Windows Server 2016
The purpose of this page is to maintain a list of known Microsoft hotfixes, patches and known issues related to the Active Directory Certificate Services role. The page will be updated as new releases are made by Microsoft as well as when new issues are identified. You can subscribe to the page to receive automated alerts when the content has changed. If you have any feedback or comments, or notice something that is missing, let us know.
Change Log – Last Updated November 9, 2016
November 9, 2016 – Confirmed Bug 5298357 (Bad ASN.1 encoding of certificate issuance policy extensions) has been fixed in RTM. Removed from List. Updated information on OCSP Deterministic Responses and required Powershell Script.
November 7, 2016 – Removed from Beta to RTM tracking, Added additional information regarding OCSP Deterministic Responses (was Hotfix 2960124). Magic Number moved to Client Issues
July 19, 2016 – Tracking Started
- http://support.microsoft.com/en-us/kb/283789 – The Issuer Statement Specified in the Capolicy.inf File Is Not Included in the Issued Certificate. *Though indicated as Windows Server 2000, this article is applicable to all newer operating systems. The issue is relevant only for End Entity certs using certificate templates where the subject info is built from AD. The Microsoft site appears to have deleted this article, so here is a WayBack Time Machine archive of the article.
- The Online Responder service does not return a deterministic GOOD for all certificates not included in the CRL
Fix: The Hotfix 2960124 to update the Microsoft OCSP Responder is included Server 2016. However, the CA database dump script referenced in the KB article is needed (or something similar) on the Issuing CA. Without this dump and subsequent transfer of data to the OCSP Server, Deterministic Results will not be provided.
- Interactive Services Session 0 Isolation and HSM CSP/KSP
Beginning with Windows Server 2012, services running in a separate context than the user logged into the desktop are unable to interact. This is due to the Session 0 isolation built into the Kernel. This will prevent many Hardware Security Module CSP/KSPs from being able to interact with users. This will be prevalent when card sets are required to be used to authenticate prior to accessing CA keys. This is a known issue with the Thales nCipher security world – at least through S/W v 12. More information on Session 0 isolation is here: http://msdn.microsoft.com/en-us/library/windows/desktop/ms683502(v=vs.85).aspx.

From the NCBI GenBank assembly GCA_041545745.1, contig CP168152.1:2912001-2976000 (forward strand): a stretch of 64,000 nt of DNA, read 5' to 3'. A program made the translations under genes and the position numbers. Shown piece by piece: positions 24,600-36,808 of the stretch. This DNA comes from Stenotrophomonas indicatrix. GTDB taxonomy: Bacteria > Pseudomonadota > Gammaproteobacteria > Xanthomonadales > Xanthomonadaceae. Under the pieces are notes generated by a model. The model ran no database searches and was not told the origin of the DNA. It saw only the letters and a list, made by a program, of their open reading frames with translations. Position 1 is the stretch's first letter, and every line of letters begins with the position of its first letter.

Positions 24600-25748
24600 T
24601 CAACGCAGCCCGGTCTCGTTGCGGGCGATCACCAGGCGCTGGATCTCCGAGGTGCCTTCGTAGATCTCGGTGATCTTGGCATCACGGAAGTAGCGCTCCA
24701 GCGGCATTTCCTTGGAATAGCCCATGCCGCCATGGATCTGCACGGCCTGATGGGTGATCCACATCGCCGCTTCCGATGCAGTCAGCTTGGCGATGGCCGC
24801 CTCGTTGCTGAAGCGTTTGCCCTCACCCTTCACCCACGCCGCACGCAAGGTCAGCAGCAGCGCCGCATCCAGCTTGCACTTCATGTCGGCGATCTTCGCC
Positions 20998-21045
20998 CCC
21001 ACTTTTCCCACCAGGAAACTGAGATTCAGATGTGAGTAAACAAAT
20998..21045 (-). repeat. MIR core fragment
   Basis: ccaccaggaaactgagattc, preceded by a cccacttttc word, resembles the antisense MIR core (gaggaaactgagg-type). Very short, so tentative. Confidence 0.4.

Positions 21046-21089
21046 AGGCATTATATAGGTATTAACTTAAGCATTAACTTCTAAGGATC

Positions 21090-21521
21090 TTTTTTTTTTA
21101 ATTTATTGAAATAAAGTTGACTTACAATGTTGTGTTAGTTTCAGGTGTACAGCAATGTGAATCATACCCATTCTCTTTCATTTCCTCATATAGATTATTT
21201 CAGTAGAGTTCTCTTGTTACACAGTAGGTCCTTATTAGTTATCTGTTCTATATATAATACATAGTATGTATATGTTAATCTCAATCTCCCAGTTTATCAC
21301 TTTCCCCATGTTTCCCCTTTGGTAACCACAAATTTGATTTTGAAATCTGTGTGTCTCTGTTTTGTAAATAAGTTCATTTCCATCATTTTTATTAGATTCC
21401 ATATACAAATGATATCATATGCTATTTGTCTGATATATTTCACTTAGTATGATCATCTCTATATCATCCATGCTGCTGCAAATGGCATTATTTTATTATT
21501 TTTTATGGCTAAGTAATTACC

Fix: Change HKEY_LOCAL_MACHINESYSTEMCurrentControlSetControlWindowsNoInteractiveServices to value 0 and reboot.
UPDATE: Thales has released Security World version 12.1 which has changed the driver model and is no longer affected by this registry key.
- Windows XP Clients unable to enroll by default with a Windows Server 2016 CA
When a certificate request is received by a certification authority (CA), encryption for the request can be enforced by the CA via the RPC_C_AUTHN_LEVEL_PKT, as described in MSDN article Authentication-Level Constants. On Windows Server 2008 R2 and earlier versions, this setting is not enabled by default on the CA. On a Windows Server 2012 or newer CA, this enhanced security setting is enabled by default. More details available at http://technet.microsoft.com/en-US/library/dn473011#BKMK_Security.
Fix: On the CA, run certutil -setreg CAInterfaceFlags -IF_ENFORCEENCRYPTICERTREQUEST and restart Certificate Services.
- You cannot enroll in an Online Certificate Status Protocol certificate (CERT_E_INVALID_POLICY)
Windows Server 2008 and newer may be unable to enroll for a OCSP certificate. This is most often caused by a CA in the hierarchy that has specified specific OIDs but does not include the OCSP specific OID in its EKU (126.96.36.199.188.8.131.52.9). Refer to http://support.microsoft.com/kb/2962991 for more information.
Fix: When specifying specific OIDs for CA EKUs, the OCSP OID must be included (184.108.40.206.220.127.116.11.9). No steps are needed when using the default “All Application Policies” configuration.
- Error when installing Certificate Authority with Powershell on a Computer or VM without a Network Adapter